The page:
With prepaid credit cards you are not charged any interest but you are often
charged monthly fees after an arbitrary time period. Many other fees also usually
apply to a prepaid card.
Prepaid credit cards are often marketed to teenagers for shopping online without
having their parents complete the transaction.
Because of the many fees that apply to obtaining and using credit-card-branded
prepaid cards, the Financial Consumer Agency of Canada describes them as "an
expensive way to spend your own money". The agency publishes a booklet, "Prepaid cards", which explains the advantages and disadvantages of this type of
prepaid card.
Features
As well as convenient, accessible credit, credit cards offer consumers an easy way
to track expenses, which is necessary for both monitoring personal expenditures
and the tracking of work-related expenses for taxation and reimbursement
purposes. Credit cards are accepted worldwide, and are available with a large
variety of credit limits, repayment arrangement, and other perks (such as rewards
schemes in which points earned by purchasing goods with the card can be
redeemed for further goods and services or credit card cashback).
44

Analysis/Comparative Study of Various Credit Schemes of SBI and Other Banks

Some countries, such as the United States, the United Kingdom, and France, limit
the amount for which a consumer can be held liable due to fraudulent transactions
as a result of a consumer's credit card being lost or stolen.
Security

A smart card, combining credit card and debit card properties. The 3 by 5 mm
security chip embedded in the card is shown enlarged in the inset. The gold
contact pads on the card enable electronic access to the chip.
The low security of the credit card system presents countless opportunities for
fraud. This opportunity has created a huge black market in stolen credit card
numbers, which are generally used quickly before the cards are reported stolen.
The goal of the credit card companies is not to eliminate fraud, but to "reduce it to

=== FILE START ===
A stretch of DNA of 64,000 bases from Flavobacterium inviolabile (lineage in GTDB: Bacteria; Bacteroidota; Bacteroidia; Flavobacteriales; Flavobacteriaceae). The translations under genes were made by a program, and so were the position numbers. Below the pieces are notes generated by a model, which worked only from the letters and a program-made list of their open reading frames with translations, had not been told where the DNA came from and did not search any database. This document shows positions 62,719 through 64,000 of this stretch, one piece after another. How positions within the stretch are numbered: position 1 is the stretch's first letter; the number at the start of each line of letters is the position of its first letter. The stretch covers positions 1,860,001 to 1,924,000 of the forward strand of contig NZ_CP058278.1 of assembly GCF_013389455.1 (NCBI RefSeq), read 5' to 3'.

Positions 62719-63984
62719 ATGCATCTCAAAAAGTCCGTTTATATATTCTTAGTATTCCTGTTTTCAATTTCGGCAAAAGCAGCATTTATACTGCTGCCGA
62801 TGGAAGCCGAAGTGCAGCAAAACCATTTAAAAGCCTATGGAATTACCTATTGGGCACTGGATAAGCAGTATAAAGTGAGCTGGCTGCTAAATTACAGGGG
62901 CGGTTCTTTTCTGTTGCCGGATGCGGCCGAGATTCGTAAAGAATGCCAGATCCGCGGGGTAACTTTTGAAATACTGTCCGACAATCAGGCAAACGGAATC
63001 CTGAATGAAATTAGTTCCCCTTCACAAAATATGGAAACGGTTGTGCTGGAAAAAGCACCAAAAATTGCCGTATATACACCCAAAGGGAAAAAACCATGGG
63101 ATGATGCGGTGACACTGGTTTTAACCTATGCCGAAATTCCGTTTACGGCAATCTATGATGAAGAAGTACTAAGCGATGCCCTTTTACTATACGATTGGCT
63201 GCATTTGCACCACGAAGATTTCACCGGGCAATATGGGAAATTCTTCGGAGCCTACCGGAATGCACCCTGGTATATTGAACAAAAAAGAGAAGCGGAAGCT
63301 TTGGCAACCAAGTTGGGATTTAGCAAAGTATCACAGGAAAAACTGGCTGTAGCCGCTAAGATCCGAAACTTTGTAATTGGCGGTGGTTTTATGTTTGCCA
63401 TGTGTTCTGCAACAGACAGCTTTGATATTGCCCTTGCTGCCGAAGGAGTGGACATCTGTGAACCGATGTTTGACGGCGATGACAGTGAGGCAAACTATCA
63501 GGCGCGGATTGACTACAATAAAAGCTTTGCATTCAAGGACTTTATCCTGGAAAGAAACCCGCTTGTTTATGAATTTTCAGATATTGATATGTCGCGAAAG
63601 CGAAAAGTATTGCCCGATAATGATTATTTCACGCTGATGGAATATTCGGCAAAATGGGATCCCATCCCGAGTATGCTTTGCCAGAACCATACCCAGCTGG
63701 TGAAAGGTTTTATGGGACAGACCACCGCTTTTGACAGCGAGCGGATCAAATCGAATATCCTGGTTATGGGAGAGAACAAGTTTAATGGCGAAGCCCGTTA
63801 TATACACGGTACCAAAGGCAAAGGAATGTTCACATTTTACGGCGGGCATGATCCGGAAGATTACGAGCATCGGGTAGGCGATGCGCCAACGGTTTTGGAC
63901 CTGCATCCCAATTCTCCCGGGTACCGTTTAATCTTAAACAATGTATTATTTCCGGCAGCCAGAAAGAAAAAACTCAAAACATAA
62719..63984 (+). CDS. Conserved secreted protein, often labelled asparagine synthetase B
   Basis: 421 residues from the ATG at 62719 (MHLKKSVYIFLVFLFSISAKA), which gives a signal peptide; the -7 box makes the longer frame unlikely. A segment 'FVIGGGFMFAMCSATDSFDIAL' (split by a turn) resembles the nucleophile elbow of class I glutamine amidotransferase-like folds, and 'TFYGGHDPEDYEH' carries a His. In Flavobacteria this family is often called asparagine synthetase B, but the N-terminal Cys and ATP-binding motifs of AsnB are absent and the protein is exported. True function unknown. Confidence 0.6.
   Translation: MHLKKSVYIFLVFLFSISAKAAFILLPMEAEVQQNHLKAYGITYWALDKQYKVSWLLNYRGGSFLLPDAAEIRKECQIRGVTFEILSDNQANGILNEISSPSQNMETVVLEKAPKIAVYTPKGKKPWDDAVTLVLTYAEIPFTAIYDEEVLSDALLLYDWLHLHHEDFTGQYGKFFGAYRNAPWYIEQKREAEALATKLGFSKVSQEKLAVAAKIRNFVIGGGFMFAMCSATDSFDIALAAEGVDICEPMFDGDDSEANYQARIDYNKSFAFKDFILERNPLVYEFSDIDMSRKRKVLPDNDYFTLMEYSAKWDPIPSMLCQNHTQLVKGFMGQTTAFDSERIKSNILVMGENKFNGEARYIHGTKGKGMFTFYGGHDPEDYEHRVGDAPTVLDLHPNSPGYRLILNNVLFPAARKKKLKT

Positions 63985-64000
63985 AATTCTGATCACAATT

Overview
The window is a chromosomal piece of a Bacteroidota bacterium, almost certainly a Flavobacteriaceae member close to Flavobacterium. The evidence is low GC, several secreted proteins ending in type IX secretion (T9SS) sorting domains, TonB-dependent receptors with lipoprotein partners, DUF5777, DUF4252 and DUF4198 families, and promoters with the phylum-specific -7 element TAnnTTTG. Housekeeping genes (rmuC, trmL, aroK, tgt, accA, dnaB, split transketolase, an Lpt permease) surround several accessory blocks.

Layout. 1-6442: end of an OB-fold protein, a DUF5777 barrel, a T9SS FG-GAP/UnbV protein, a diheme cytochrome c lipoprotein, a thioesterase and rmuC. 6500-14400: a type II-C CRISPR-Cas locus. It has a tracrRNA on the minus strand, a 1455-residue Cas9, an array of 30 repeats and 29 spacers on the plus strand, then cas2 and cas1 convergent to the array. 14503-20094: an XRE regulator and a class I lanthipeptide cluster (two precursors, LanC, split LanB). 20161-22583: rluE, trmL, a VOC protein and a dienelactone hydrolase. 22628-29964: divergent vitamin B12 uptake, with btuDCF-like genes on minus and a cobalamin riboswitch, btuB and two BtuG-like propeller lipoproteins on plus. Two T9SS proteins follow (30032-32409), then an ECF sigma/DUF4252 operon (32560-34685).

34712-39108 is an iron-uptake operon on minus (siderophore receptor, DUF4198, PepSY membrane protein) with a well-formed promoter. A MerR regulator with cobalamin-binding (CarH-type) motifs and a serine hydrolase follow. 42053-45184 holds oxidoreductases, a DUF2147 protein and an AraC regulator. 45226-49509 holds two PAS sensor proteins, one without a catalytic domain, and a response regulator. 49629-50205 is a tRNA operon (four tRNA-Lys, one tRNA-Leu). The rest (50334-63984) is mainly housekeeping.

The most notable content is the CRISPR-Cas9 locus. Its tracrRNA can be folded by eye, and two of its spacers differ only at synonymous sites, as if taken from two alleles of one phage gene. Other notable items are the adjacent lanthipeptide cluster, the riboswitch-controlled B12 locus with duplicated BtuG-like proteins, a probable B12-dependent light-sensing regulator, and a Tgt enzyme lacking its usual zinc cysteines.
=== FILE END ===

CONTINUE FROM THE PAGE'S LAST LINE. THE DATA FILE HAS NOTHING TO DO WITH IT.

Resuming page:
manageable levels", such that the total cost of both fraud and fraud prevention is
minimized. This implies that high-cost low-return fraud prevention measures will
not be used if their cost exceeds the potential gains from fraud reduction.
Most internet fraud is done through the use of stolen credit card information which
is obtained in many ways, the simplest being copying information from retailers,
either online or offline. Despite efforts to improve security for remote purchases
using credit cards, systems with security holes are usually the result of poor
implementations of card acquisition by merchants. For example, a website that
uses SSL to encrypt card numbers from a client may simply email the number
45

Analysis/Comparative Study of Various Credit Schemes of SBI and Other Banks

from the web server to someone who manually processes the card details at a card
terminal.
Naturally, anywhere card details become human-readable before being processed
at the acquiring bank, a security risk is created. However, many banks offer
systems such as Clear Commerce, where encrypted card details captured on a
merchant's web server can be sent directly to the payment processor.
Controlled Payment Numbers are another option for protecting one's credit card
number: they are "alias" numbers linked to one's actual card number, generated as
needed, valid for a relatively short time, with a very low limit, and typically only
valid with a single merchant.
The Federal Bureau of Investigation and U.S. Postal Inspection Service are
responsible for prosecuting criminals who engage in credit card fraud in the
United States, but they do not have the resources to pursue all criminals. In
general, federal officials only prosecute cases exceeding US $5000 in value. Three
improvements to card security have been introduced to the more common credit
card networks but none has proven to help reduce credit card fraud so far. First,
the on-line verification system used by merchants is being enhanced to require a 4
digit Personal Identification Number (PIN) known only to the card holder. Second,
the cards themselves are being replaced with similar-looking tamper-resistant
smart cards which are intended to make forgery more difficult. The majority of
smartcard (IC card) based credit cards comply with the EMV (Europay
MasterCard Visa) standard. Third, an additional 3 or 4 digit code is now present on
the back of most cards, for use in "card not present" transactions. See CVV2 for
more information.
46

Analysis/Comparative Study of Various Credit Schemes of SBI and Other Banks

The way credit card owners pay off their balances has a tremendous effect on their